Friday, 11 September 2009

Employee Impact on Corporate Reputations and Web 2.0

I spent a very pleasant day on Wednesday with the HR team of Standard Life, one of Europe's major insurance and asset management companies as part of their 'Big Conversation' on the future of HR in the organization. It's great to see companies like this engaging in a serious way with outsiders who can bring something to their conversation to help them reflect on what they do and, hopefully, do things differently. The aim of the day was to help them enhance their own reputations and that of the company, and this was certainly what my co-presenter, Bill McEwen from the Gallup Organization, did.

One of the benefits that good consultants can bring to the table is often large data sets, which Bill certainly had at his fingertips. His theme was the relationship between employee brand advocacy and a range of customer satisfaction/ enagagement scores, which he demonstrated through close correlations. It was also interesting to see his data on the low levels of brand advocacy among government and financial services employees. However, perhaps the most powerful messages he put across were contained in two little stories. One was of the multiplicative effects of employee advocacy and engagement, e.g. great hotel buildings with disengaged employees equal zero customer satisfaction, according to Ritz Carlton's CEO. The other was the story of Dave Carroll, which appeared in Forbes magazine. To quote Bill:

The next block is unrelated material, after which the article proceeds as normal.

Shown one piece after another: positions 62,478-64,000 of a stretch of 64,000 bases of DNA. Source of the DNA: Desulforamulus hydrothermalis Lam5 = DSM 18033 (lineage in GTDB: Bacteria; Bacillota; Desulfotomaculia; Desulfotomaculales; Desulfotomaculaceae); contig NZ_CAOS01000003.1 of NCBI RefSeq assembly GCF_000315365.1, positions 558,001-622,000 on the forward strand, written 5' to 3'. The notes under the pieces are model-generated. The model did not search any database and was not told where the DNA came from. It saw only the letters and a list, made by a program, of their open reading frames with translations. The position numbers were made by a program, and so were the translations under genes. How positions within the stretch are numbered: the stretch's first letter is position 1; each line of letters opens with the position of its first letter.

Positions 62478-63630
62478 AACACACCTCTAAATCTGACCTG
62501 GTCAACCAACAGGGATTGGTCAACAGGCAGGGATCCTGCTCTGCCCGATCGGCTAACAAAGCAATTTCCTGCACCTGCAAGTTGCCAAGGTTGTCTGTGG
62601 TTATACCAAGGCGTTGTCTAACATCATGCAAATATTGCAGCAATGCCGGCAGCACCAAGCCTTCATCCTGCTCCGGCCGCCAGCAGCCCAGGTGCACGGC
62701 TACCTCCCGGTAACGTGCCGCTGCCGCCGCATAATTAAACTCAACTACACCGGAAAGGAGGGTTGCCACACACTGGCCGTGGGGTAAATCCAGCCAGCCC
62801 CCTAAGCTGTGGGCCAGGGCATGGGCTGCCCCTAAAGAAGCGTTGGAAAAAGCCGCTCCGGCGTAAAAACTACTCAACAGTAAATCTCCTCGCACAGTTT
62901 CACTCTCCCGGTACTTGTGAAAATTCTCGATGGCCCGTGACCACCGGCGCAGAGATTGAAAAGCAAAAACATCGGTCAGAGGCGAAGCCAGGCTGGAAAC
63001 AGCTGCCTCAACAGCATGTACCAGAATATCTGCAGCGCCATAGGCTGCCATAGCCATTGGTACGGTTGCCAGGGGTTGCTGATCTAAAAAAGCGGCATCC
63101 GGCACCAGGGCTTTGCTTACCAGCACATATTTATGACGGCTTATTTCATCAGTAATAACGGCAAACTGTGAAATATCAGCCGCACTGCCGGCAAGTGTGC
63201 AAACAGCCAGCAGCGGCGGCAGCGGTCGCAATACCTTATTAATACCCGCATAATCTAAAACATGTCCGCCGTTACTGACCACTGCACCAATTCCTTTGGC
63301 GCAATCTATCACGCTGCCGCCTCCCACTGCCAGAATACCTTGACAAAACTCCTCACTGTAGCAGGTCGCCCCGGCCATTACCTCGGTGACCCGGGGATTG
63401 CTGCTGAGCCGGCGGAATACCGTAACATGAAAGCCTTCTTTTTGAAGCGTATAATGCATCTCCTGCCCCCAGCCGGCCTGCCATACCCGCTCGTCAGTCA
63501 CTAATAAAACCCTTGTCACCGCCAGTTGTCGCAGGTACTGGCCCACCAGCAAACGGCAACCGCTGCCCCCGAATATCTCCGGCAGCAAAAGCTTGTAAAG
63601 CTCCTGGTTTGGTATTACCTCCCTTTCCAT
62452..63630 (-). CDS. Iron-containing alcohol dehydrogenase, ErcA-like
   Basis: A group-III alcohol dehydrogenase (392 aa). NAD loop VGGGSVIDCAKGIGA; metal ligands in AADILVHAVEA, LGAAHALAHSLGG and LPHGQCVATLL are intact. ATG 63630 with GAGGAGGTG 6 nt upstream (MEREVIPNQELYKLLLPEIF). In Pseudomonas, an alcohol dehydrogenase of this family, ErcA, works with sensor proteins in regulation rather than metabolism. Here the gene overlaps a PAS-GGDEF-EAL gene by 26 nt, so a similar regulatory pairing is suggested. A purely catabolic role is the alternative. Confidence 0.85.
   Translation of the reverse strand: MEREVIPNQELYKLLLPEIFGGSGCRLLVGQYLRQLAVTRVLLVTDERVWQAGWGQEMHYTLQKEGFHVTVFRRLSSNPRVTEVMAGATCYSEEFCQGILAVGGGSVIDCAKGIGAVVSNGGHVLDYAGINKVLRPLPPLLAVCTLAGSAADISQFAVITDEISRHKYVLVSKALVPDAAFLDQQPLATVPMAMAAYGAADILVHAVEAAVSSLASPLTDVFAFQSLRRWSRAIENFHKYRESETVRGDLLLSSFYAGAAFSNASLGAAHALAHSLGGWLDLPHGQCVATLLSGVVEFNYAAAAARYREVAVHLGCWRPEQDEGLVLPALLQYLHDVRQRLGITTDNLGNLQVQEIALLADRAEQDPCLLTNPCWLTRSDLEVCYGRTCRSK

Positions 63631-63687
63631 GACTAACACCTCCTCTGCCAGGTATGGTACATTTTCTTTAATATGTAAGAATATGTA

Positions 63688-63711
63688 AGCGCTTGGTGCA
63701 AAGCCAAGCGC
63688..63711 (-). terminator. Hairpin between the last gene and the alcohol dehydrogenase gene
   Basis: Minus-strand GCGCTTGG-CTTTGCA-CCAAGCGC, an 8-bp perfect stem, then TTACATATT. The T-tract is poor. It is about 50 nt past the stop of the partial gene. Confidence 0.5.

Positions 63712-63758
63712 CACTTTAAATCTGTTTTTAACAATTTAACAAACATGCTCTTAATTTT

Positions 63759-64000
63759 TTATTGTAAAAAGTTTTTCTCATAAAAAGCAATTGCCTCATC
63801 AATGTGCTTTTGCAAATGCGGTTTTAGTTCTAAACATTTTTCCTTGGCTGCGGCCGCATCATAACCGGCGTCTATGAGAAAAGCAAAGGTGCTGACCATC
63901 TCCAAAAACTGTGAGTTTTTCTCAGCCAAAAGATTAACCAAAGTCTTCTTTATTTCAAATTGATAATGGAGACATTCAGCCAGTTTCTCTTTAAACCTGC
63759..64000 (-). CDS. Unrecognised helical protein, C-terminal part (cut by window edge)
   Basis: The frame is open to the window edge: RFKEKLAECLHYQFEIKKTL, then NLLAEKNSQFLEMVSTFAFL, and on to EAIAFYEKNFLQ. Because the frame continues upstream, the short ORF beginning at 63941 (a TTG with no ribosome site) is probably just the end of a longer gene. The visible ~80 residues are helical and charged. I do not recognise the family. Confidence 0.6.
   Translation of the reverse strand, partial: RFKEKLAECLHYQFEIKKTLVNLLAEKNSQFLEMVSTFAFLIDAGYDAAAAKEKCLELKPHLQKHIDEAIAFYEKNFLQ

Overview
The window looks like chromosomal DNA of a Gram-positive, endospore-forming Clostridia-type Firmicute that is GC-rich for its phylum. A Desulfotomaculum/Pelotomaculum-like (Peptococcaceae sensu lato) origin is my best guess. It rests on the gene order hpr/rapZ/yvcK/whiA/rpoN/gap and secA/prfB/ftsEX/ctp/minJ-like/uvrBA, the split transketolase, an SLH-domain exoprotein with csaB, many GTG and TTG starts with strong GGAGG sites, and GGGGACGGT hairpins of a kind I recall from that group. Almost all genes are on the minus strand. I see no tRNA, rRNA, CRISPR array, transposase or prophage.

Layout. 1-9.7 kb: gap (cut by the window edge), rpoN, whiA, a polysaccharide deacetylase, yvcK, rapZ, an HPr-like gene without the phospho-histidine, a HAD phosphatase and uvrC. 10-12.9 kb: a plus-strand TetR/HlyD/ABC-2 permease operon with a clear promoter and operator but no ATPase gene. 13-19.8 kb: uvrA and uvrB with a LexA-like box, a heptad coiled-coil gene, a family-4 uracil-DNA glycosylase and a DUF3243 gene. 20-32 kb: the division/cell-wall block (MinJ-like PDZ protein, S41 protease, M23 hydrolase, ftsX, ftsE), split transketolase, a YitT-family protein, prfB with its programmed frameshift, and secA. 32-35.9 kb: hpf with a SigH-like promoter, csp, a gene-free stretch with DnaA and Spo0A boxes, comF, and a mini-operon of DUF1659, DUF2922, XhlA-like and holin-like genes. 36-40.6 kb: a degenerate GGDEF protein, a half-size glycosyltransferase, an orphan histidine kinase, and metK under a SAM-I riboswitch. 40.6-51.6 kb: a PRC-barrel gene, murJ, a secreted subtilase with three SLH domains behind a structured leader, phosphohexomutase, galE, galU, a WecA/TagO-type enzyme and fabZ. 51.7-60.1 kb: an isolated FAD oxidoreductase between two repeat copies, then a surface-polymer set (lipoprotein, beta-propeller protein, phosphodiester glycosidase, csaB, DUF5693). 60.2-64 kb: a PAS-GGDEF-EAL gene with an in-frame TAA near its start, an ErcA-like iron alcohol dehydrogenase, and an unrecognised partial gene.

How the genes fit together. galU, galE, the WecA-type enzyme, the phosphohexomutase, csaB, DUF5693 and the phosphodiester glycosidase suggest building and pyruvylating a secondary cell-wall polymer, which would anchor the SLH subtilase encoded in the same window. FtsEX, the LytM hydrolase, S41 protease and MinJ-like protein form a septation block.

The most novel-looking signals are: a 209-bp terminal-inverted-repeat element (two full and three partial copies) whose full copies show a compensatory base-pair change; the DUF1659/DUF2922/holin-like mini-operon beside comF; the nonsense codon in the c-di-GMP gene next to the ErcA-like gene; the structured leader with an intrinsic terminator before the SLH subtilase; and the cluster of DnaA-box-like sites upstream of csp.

'Dave Carroll was sitting in a window seat on a United plane at O'Hare airport in Chicago when he looked out and saw baggage handlers hurling guitar cases (Dave and his colleagues' guitars) through the air. He pointed it out to flight attendants; they responded with indifference. When he arrived in Nebraska, he found that his instrument had been smashed. After months of complaining to the airline and getting no response, he wrote and performed a song, "United Breaks Guitars," and posted it on YouTube. It was viewed more than 3 million times in its first 10 days'.

Bill's point was that it was the United flight attendant indifference and the indifference of the follow up staff that has caused probably United a great deal in terms of loss of reputation - a great deal more than the investment in effort to promote better customer service among flight attendants and/ or the $3-400 it would have cost United to replace the broken guitars and prevented the posting.

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